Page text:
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That great-sounding remote job posting is probably a scam

Fraudsters are cashing in on employee reluctance to return to the office

Photo (c) EMS Forester Productioins - Getty Images
After nearly two years of remote work, companies are beginning to require employees to return to the office. Scammers have begun targeting those who long to keep working from home.

Allstate Identity Protection’s Identity Fraud in Focus quarterly report found that 17% of adults have either seen job postings or were actually contacted about remote jobs that just didn’t pass the smell test. A survey of 2,200 American adults also found that workers between the ages of 18 and 34 were the most targeted.

Scammers almost always look for new opportunities. With surveys showing many employees would rather keep working from home than resume the daily commute, bad actors are busy making up dream jobs that can be done from home. 

The Federal Trade Commission (FTC) has counted nearly 21,600 fake business and job opportunities in just the second quarter of 2022. The estimated losses reached $86 million.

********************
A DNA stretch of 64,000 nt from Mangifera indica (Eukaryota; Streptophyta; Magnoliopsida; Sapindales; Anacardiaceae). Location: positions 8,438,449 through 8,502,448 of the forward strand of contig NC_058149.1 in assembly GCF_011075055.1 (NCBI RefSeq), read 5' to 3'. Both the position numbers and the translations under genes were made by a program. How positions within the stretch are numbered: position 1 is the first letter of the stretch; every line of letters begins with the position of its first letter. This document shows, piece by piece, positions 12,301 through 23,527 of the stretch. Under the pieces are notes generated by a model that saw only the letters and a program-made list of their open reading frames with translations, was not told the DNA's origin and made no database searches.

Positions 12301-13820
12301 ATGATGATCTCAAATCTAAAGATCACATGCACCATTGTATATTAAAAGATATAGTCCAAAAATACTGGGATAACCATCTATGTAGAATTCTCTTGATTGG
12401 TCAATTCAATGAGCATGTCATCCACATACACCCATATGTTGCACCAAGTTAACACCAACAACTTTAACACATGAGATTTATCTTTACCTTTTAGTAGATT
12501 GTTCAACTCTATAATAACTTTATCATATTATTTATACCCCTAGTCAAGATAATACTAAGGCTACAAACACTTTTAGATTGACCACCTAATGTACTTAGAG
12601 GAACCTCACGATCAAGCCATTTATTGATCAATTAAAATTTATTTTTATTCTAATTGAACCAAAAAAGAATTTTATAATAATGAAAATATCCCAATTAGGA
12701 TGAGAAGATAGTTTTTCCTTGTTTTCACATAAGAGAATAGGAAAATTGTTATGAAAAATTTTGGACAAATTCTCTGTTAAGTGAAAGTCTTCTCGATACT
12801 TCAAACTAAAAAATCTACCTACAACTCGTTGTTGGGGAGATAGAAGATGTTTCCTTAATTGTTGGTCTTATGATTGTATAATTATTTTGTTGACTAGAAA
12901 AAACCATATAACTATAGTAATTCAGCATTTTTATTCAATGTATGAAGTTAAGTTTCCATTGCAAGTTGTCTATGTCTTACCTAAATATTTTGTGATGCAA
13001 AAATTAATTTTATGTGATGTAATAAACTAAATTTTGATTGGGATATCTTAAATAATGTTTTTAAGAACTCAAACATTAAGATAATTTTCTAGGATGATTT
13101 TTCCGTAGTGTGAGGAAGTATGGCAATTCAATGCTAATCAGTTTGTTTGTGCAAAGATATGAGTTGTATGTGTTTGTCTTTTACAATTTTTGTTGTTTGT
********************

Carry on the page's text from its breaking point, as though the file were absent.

Red flags

So how can you identify one of these fake job offers?

“A fraudster may pretend to be from a reputable company and set up a phony interview over instant message,” says Doug Kaplan, senior vice president of operations at Allstate Identity Protection. “A job seeker can be offered a position on the spot and asked to pay for work-related supplies upfront. Once a victim sends the money, it’s gone forever.”

In that scenario, there are three distinct red flags:

  • Legitimate businesses don’t conduct job interviews by instant message

  • Legitimate businesses almost never hire someone on the spot without considering other candidates

  • Legitimate businesses don’t ask new employees to pay for work-related supplies before they even start

Identity theft

Fake job posting scams are also fertile ground for identity theft. It’s not unusual for a new employer to gather some personal information on new employees, including their Social Security number.

A fake employer can use a victim’s personal data to apply for a credit card or take out a loan. A victim might not know their identity has been stolen until the past due notices start rolling in.

Criminals can also use stolen personal information to file for disability benefits in the scam victim’s name. Allstate says cases of disability fraud were up 85% year-over-year in the second quarter.

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